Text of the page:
(to be continued).

11th June, 2020 Drypool 2, Point of view 14d.

The last blog, Drypool (1), shows the representation of the village of Drypool on the east bank of the River Hull, from a medieval (allegedly) Plan of Hull. The presentation maybe stylised but shows a linear village stretching south from the church across land that is now a bit of the A63, a bit of Victoria Dock village and the site of The Deep.

The issue left ‘in the air’ last time was that of the lower course of the River Hull. It was speculated by some (s.p.b. and Hull in the Beginning) that at a point in southern Sculcoates area the course of the River turned west and then south, exiting into the Humber at a point roughly where the lock of Albert Dock now is, there being here in the 18th century the mouth of a ‘drain’ known then as Limekiln Drain/Beck (not sure). Furthermore, that the present lower course of the River was a result of the River breaking through a local watershed between it and Sayer Drain, probably a canalised drainage channel exiting into the Humber where the mouth of the River Hull now is, this in the 13th century. Thus for at least four centuries early Drypool would not have been beside the River, this making the ‘dried up pool’ idea (s.p.b.) more credible.

George Poulson states (The History and Antiquities of the Seigniory of Holderness (1840, 342) that the medieval church at Drypool was replaced in 1824, the image above taken from his text and dated 1822, the church clearly then in a ruinous state. The late-Georgian replacement church was to become rather hemmed-in by the creation of Victoria Dock in the 1850s and was later in turn demolished after the Second World War having been itself ruined by enemy bombing, although the tower remained standing for a few more years. The site of the once St. Peter’s, Drypool is now a small grassed area.

(to be continued)

Point of view 14d – Charles Darwin wrote ‘Man in his arrogance thinks himself a great work worthy (of being) the interposition of a deity. More humble, and I believe truer, to consider him created from animals’. A big answer to the question ‘if man is made in god’s image why war, planetary destruction, criminal behaviour, immorality etc.’ is that man was also given free will. Why? Given that logic is a standard yardstick, it doesn’t make sense.

10th June, 2020 Drypool, Point of view 14c.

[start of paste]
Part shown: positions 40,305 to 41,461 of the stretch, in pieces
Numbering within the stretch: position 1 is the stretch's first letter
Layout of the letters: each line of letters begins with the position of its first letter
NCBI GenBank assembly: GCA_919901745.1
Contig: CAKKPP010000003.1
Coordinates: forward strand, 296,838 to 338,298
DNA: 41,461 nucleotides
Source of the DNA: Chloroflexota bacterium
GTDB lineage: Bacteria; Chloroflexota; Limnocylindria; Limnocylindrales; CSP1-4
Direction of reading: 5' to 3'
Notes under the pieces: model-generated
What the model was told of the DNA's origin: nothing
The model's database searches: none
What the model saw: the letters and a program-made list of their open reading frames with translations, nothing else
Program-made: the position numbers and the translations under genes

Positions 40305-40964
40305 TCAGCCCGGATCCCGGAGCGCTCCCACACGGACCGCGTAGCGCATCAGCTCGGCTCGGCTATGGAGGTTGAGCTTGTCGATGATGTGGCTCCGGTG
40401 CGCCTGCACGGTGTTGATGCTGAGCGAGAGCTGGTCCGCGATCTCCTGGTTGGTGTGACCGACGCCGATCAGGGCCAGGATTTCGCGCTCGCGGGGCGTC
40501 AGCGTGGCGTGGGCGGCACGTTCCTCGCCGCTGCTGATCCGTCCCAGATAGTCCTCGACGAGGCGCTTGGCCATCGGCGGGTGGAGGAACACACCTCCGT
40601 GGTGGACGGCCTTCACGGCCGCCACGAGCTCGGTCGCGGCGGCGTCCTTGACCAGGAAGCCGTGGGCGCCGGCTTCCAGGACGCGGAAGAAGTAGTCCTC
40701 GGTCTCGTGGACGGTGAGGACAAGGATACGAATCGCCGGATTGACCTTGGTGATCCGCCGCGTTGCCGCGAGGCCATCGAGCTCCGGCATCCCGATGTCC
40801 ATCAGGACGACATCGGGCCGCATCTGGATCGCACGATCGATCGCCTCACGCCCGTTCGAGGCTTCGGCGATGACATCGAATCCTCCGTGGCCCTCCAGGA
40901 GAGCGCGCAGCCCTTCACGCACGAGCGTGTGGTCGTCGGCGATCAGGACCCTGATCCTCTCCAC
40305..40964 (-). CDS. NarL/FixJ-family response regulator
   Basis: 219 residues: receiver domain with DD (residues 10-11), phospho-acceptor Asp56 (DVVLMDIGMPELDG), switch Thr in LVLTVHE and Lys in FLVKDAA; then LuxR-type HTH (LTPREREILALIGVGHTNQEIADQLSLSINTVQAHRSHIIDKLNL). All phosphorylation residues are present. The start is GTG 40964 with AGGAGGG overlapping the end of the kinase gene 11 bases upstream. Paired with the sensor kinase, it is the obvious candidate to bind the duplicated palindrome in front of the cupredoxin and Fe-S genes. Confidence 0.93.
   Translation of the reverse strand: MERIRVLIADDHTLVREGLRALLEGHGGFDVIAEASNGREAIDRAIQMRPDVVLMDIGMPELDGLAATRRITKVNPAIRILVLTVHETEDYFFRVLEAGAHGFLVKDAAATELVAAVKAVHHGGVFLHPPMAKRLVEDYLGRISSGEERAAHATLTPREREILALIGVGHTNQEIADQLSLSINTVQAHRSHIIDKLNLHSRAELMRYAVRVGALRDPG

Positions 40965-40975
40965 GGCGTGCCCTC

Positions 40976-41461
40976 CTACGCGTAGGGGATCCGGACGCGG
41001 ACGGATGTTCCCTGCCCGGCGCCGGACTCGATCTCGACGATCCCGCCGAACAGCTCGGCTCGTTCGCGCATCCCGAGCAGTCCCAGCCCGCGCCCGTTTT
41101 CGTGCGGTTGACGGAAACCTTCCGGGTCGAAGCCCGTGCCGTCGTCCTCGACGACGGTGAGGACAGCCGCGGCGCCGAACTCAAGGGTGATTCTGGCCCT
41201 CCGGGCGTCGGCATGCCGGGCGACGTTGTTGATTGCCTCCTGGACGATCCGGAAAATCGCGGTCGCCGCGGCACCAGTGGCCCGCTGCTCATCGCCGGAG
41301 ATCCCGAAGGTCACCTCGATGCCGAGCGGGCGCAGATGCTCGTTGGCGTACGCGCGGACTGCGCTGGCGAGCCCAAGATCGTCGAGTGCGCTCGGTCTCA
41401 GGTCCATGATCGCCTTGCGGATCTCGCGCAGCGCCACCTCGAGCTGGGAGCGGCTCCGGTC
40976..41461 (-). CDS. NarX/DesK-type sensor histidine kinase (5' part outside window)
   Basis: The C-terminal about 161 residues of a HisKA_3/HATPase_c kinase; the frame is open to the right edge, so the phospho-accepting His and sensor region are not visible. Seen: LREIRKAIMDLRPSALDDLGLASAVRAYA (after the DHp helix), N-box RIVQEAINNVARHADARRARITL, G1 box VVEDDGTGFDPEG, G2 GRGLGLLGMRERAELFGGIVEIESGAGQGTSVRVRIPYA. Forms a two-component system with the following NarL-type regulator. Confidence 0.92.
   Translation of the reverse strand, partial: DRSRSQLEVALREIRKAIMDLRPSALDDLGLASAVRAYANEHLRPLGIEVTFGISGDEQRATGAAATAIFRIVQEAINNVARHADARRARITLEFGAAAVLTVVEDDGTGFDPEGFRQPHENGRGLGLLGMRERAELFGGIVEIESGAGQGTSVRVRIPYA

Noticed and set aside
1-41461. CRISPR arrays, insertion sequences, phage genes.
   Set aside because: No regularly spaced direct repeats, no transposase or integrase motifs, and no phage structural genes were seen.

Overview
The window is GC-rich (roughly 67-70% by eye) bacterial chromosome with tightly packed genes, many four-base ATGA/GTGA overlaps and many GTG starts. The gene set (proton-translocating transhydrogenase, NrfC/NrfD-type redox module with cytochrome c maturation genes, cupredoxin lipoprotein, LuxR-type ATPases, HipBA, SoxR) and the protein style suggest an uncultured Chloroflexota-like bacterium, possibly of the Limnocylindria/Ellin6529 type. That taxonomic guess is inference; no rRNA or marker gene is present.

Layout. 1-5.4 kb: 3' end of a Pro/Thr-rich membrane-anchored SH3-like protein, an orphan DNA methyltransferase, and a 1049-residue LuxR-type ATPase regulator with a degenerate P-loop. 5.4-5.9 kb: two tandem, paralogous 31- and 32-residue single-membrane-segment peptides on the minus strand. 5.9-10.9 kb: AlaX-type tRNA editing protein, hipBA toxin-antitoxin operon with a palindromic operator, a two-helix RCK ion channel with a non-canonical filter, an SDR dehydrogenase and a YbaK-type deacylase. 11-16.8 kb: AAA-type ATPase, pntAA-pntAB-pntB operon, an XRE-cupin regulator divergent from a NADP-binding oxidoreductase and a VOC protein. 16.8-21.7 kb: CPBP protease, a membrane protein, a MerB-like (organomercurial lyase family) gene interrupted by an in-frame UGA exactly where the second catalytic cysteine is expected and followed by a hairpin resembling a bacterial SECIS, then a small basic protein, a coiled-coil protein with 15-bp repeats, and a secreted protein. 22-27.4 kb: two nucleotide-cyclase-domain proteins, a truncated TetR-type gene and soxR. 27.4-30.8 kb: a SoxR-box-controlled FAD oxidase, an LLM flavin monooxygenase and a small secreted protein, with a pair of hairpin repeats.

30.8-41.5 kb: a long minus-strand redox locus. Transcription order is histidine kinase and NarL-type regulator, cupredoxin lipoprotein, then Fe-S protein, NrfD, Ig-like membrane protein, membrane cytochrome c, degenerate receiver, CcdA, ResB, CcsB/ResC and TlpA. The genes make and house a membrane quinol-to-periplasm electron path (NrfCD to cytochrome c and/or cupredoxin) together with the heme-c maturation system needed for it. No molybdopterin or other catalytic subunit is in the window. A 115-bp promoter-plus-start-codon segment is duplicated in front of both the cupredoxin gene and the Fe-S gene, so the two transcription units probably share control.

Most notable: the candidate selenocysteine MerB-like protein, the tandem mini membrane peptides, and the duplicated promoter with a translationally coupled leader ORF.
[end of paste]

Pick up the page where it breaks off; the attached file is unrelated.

Continuing the current theme of late Georgian Hull suburbs I cross the River Hull to Drypool.

The map extract above is taken from  a 14th century plan of Hull discovered by Hull historian Charles Frost in the Cotton Manuscripts in the British Museum (referenced in a number of earlier blogs).

Remarkably Drypool remained a village well into early modern times even though it stood, almost literally, within a ‘stone’s throw’ from the commercial centre of medieval and early modern Hull, so-much-so that village residents could have, within a short walk, stood on the east bank of the lower River and seen all the comings and goings across and on the River. This was so for two main reasons; (a) not until the late 16th century was a bridge built over the lower River Hull (roughly where ‘North Bridge’ now stands), and (b) Kingston upon Hull developed entirely on the west bank of the lower River Hull, in effect until the early 19th century (excluding the east bank Tudor fortifications and later Citadel).

As regards (a) above there is evidence of a number of ferries crossing the River in its middle and upper courses, these usually rope-pull rafts or the like. Such a ferry crossing from Drypool to the mercantile area along the west bank would have been a great hindrance to trade and shipping to and from the staithes and is therefore unlikely to have existed. As to the reason(s) for (b) above some consideration is given in the article Hull in the Beginning in the Articles and Publications section of this website.

Drypool as a settlement is much older than Wyk (Hull) being listed in the Domesday Survey of 1086, like Myton but unlike Wyk.

In terms of its etymology Drypool, surprisingly perhaps, meant what it states ‘a dried-up pool’ (see English Place-Name Society Vol XIV p. 212-213). This fact invites some consideration of an hypothesis popular with some local historians in the 19th century that the lower course of the River Hull was re-routed in the 13th century by natural or man-made interventions (this issue also discussed in Hull in the Beginning).   (To be continued).

Point of view 14(c) – If, as Physics and Maths suggest, (and I am no expert), the Universe from its smallest particle to its fullest extent can be explained by formulas and the laws of Physics then surely Nature (for lack of a better term) is the God of all things.